Comparable data on cancer incidence and mortality in Denmark, Finland, Iceland, Norway, and Sweden are available for analysis through a collaboration of the national Cancer Registries via the NORDCAN website (http://ancr.nu). In the continued spirit of Nordic collaborative research, a number of studies examining trends in cancer survival are published in this journal.
Material and methods: The data were divided into eight 5-year periods by sex in five Nordic countries. Age-standardised 5-year relative survival ratios and excess mortality rates in the short-term (first month and 1-3 months following diagnosis), and the long-term (2-5 years after diagnosis) were calculated, as were age-specific 5-year relative survival using cohort-survival methods. A hybrid method combining the cohort and period methods was used for the period 1999-2003 as not all patients were followed for five years. Age-standardisation used the International Cancer Survival Standard, and calculation of expected deaths used country-specific population mortality rates.
Results: The data series constitutes 3 360 397 tumours among 3 160 802 patients followed up for death through 2006 for 39 different cancer sites diagnosed in the years 1964-2003. The paper describes the data, exclusions and imputations, design and analysis, age structure and standardisation procedures, follow-up, and case-mix adjustment methods.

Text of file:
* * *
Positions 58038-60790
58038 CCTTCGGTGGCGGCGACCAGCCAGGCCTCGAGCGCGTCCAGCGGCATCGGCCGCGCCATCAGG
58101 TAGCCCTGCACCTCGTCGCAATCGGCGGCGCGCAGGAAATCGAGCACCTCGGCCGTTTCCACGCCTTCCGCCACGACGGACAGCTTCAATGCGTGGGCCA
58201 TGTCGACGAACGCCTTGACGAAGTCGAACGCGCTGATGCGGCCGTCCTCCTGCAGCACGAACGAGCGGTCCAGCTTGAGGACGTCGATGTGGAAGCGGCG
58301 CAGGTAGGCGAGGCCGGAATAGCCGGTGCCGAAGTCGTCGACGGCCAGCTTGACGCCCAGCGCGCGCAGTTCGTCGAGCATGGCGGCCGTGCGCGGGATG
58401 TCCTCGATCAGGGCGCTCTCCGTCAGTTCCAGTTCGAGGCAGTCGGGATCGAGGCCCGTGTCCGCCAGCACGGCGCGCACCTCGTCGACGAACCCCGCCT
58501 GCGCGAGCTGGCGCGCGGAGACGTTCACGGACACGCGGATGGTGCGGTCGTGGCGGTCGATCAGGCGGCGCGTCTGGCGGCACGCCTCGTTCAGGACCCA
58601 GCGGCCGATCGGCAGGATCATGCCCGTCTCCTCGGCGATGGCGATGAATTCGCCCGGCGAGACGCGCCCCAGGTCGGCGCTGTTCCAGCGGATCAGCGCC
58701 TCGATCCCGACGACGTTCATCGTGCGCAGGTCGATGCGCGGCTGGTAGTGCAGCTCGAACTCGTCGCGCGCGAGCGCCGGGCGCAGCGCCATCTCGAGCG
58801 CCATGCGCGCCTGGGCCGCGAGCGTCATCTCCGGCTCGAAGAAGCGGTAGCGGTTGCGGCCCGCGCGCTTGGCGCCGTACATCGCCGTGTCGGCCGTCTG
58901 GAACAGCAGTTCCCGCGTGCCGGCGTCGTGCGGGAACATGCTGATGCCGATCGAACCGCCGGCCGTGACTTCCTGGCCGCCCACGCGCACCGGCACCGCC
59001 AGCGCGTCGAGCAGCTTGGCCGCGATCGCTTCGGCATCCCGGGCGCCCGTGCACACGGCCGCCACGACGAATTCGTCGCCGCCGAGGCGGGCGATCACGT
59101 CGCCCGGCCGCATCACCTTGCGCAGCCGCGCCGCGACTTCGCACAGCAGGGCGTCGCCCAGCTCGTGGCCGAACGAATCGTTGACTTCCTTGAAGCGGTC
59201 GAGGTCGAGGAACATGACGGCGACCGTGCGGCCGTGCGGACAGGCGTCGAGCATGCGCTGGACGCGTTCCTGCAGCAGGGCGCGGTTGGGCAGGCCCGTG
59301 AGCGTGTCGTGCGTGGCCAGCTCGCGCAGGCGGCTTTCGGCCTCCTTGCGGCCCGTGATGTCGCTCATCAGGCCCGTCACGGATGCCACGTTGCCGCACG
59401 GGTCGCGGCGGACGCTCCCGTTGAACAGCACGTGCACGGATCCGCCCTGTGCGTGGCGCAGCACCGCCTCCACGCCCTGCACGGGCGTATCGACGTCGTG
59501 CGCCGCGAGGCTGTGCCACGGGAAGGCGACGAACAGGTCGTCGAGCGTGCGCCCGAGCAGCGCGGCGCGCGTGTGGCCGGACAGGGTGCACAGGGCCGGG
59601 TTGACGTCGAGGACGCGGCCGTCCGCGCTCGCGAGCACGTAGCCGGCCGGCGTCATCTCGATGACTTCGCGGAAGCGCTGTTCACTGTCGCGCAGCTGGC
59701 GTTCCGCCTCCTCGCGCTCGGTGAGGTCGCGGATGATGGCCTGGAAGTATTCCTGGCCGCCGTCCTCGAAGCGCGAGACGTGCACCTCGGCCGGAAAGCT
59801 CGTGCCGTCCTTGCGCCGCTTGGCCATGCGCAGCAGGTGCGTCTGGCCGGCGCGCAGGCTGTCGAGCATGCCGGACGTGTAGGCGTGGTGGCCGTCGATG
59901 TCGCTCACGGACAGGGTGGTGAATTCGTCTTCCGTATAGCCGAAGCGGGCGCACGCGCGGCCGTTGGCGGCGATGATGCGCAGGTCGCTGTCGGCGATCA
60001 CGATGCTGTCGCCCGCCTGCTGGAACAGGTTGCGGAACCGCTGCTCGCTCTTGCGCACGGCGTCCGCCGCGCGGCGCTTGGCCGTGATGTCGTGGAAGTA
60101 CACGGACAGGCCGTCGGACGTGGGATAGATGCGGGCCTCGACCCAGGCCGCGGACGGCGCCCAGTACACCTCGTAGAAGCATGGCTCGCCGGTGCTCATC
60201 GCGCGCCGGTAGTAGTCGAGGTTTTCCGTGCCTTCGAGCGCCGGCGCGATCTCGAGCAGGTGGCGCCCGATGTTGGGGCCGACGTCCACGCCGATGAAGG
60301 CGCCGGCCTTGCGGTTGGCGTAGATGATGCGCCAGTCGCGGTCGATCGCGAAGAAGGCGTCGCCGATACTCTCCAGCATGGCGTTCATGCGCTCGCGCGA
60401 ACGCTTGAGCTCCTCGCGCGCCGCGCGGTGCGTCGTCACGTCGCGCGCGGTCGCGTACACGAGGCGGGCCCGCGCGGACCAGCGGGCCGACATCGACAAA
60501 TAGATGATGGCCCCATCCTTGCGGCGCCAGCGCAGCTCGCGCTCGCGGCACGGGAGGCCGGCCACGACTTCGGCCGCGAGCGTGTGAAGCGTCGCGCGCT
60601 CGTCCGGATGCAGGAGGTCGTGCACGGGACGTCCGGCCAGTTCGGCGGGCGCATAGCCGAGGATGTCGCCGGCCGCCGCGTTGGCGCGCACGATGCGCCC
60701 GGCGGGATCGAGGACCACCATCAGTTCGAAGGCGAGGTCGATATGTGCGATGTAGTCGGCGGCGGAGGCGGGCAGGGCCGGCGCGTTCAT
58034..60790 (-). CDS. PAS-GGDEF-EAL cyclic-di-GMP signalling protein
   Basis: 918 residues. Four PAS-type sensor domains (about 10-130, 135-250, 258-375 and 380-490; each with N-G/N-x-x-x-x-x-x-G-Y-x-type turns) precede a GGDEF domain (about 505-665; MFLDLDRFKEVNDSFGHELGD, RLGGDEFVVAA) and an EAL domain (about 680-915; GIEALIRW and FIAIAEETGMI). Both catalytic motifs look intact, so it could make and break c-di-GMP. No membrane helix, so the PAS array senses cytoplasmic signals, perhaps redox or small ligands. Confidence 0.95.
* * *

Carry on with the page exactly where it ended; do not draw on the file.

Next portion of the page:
Conclusion: The strengths of this study include the overall comparability and quality of the data, the national coverage, and the length of the time series. Collecting and analysing data from the five Nordic countries for 39 different cancer sites over 40 years in a systematised and comparable way is a major undertaking. A thorough description of the analyses, definitions and exclusions in the survival study, supplemented with corresponding information on cancer incidence and mortality is needed for appropriate interpretation and comparison between countries, and between and within cancer sites. This information must be made available to provide appropriate interpretation of the site-specific results.